Of course, Farley had to help, too.
He just has to get in the middle of everything!
Well it took a couple of weeks, but I think I have finally accepted Fall. Once the windows were closed, the houseplants brought indoors, and the knitting projects pulled out there was no turning back. Monday is Thanksgiving here in Canada. We are a non-traditional household who generally ignore most holidays, but we like Thanksgiving as a way to celebrate the harvest (the garden was good to us this year) and an excuse to stuff ourselves with food.
Inspiring Thanksgiving Ideas:
- Maple Leaf Roses – Link via the forums. A distinctly Fall way to make a centrepiece.
- Pumpkin Pie – We’ve got the pumpkin so it’s all systems go. I know I pump this one a lot but I’m proud of it and we enjoy it whenever pumpkins are available.
- Apple / Pear Pie – Another pie I have developed. I still have to write the actual directions down but the trick to it is that I first make apple sauce (sometimes adding pears too) and then spoon it on top of the apple and pear slices in the pie before putting the top on. It makes a moister pie that allows for less sweetner. We use maple syrup.
- Yam Butter
- Roasted Pear and Fennel Salad
- Baked Lemon Basil Chicken – I am just about to harvest my remaining lemon basil.
- Dandelion Hortopita – This is on our list for Monday’s meal. I’ll be going over to the garden this weekend to harvest a bunch.
- Drying Gourds. We made these mini pumpkin lights for the table a number of years ago. Davin made them by cutting ridges into the sides with lino carving tools and using a drill to make little dots.
- Gourds, Just Sitting There – I like these wee gourds on Wee Wonderfuls. Just sitting there. So pretty. I currently have a pumpkin and two acorn squash (one green and one variegated) sitting on my special hutch in the kitchen waiting to be cooked but in the meantime they are just sitting there. Looking pretty.
- Here are more Fall-like things sitting and looking pretty. Together. Except the peppers which are still growing. The flat pumpkin is a Long Island Cheese Squash. I think they’re gorgeous and could sit and stare at one for hours, but they also happen to make a great pie.
- This is a Hubbard Squash that I carved out and planted up with lemongrass and pansies. Everything is edible!
My new plot at the community garden has been a revelation. I have enjoyed my time there and am thoroughly bummed that it will all be done in a month — I don’t want this gardening season to end! The plot is in the sun and has not only opened up new in-ground growing opportunities, but provided a few surprises of its own. Our cool, wet fall (boo) has been the perfect breeding ground for dandelions and they have been coming up both in that plot and the communal herb plot. It’s saddens me that the dandelion is so maligned as a pest. I associate its yellow flowers and puffy seed heads with spring and childhood wishes. I love its toothy leaves that are useful as a healing edible green great for flushing out your kidneys.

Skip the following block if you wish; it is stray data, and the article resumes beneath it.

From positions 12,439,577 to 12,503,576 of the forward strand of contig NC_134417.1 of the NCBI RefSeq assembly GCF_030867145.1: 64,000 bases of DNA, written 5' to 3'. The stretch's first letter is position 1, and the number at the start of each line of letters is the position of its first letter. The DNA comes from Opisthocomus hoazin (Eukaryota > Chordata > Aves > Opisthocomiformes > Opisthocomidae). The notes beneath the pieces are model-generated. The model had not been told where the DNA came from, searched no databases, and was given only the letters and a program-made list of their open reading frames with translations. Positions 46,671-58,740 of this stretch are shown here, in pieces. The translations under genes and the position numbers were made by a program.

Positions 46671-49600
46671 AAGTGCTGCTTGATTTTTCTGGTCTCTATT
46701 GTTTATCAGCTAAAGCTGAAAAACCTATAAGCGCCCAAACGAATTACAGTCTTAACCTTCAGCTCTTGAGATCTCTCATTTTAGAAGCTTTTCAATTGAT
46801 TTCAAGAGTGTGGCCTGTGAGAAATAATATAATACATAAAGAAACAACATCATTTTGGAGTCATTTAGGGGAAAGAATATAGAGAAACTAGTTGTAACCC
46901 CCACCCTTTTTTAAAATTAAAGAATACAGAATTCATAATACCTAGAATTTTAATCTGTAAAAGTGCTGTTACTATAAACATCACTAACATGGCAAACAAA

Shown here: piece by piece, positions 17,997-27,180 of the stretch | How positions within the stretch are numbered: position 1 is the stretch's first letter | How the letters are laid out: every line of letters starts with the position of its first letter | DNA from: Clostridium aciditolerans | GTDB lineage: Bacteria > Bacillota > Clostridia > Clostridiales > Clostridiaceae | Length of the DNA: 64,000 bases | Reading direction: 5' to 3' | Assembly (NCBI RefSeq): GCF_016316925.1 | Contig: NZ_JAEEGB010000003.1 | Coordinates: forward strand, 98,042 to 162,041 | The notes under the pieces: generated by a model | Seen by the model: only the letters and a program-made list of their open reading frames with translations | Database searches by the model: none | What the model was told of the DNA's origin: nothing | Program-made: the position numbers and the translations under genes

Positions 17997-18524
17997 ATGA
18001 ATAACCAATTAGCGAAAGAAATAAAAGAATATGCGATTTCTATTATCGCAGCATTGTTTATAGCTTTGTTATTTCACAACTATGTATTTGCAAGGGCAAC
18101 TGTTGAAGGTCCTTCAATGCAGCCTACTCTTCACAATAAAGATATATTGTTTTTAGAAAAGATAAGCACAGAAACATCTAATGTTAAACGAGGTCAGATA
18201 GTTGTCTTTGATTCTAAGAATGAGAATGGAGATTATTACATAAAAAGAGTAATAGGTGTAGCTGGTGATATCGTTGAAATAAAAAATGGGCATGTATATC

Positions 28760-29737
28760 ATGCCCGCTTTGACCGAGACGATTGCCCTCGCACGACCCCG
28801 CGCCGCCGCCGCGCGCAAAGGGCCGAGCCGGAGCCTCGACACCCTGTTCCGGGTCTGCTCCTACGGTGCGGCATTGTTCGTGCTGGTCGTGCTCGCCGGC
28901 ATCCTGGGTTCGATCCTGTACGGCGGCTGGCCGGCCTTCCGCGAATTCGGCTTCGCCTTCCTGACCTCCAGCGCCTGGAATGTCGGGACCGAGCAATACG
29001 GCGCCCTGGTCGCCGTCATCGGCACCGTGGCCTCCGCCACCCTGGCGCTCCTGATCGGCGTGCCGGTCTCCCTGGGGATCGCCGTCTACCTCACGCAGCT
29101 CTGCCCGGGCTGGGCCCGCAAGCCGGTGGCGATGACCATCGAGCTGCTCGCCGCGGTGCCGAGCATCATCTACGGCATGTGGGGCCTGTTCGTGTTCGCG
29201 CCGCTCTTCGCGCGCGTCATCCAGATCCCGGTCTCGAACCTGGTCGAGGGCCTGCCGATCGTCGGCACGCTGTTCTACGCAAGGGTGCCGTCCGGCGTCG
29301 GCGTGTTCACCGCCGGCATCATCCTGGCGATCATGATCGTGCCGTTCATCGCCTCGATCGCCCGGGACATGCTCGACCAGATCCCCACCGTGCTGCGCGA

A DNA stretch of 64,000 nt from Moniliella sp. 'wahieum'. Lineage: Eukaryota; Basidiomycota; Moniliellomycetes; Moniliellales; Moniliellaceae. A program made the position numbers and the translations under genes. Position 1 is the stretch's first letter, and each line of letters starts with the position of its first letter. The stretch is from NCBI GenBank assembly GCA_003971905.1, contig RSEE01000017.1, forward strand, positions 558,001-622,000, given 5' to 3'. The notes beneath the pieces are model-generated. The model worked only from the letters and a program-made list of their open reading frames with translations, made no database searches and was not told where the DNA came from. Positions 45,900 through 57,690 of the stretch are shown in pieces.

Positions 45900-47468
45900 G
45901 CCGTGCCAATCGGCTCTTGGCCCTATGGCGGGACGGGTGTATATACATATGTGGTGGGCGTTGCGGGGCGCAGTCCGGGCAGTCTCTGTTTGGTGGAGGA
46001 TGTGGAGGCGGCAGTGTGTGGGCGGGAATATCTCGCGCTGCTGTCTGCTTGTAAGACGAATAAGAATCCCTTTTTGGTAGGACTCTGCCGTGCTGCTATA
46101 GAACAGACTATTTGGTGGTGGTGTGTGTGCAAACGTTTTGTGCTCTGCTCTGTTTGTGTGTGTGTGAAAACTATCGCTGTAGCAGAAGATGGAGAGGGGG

Some contempt for the plant is obviously connected to the way it can take over a lawn, which is laughable to me because it is the conditions created by a lawn that allows it to thrive there in the first place. However, I think that a lot of our North American predjudice against the dandelion is culturally embedded, tied up in eliticism, class, and race. I am currently reading the “Autobiography of Malcolm X” and there is a passage near the beginning of the book in which he describes the poverty his family endured after his father was murdered. At one point the family was “reduced” to dinners of boiled dandelion greens and rumours were soon spread that they were eating “fried grass.” This shocked me given that this was rural America in the early 30s. Eating and using dandelion parts is also commonly associated negatively with immigrants. Growing up in Southern Ontario, Canada I can recall many sunny spring days watching old-world Italian women collecting the bright yellow flowers for wine. The women would pick mostly in public parks where dandelions were prolific, while their middle class neighbours would scoff at the primitiveness of it. I discovered an edible weeds book at the library in highschool and became fast obsessed with all of the wild foods growing unawares in public parks, backyards, and cracks in the sidewalks. One particular book (I wish I knew the name) placed each plant into historical context outlining how some plants had been in use abundantly before they became marginalized or passe. It’s shocking to me how much good food is overlooked simply because our ancestors collectively decided it was beneath us.
And so I’ve been collecting the young, tender dandelion greens from my community plot. While the books often state that commercially available varieties tend to be less bitter, I have found that they harvest those when they’re too large and mature. My greens are bitter, but no more so than the arugula. We’ve been able to eat a handful raw and mixed with other greens. I have read that dandelion leaves taste better in the fall than in spring and that may also account for the difference. I am planning to try out this Hortopita recipe using spelt filo. It’s the perfect time since onions and leeks are also in season. Dandelion leaves and roots can also be collected and made into a calcium-rich herbal vinegar. The book, “Herbal, The Essential Guide to Herbs for Living” suggests blanching the leaves right on the plant by inverting a plant pot over the plant and overing the drainage holes with stones. “After a few weeks the leaves turn pale green and lose their bitterness.”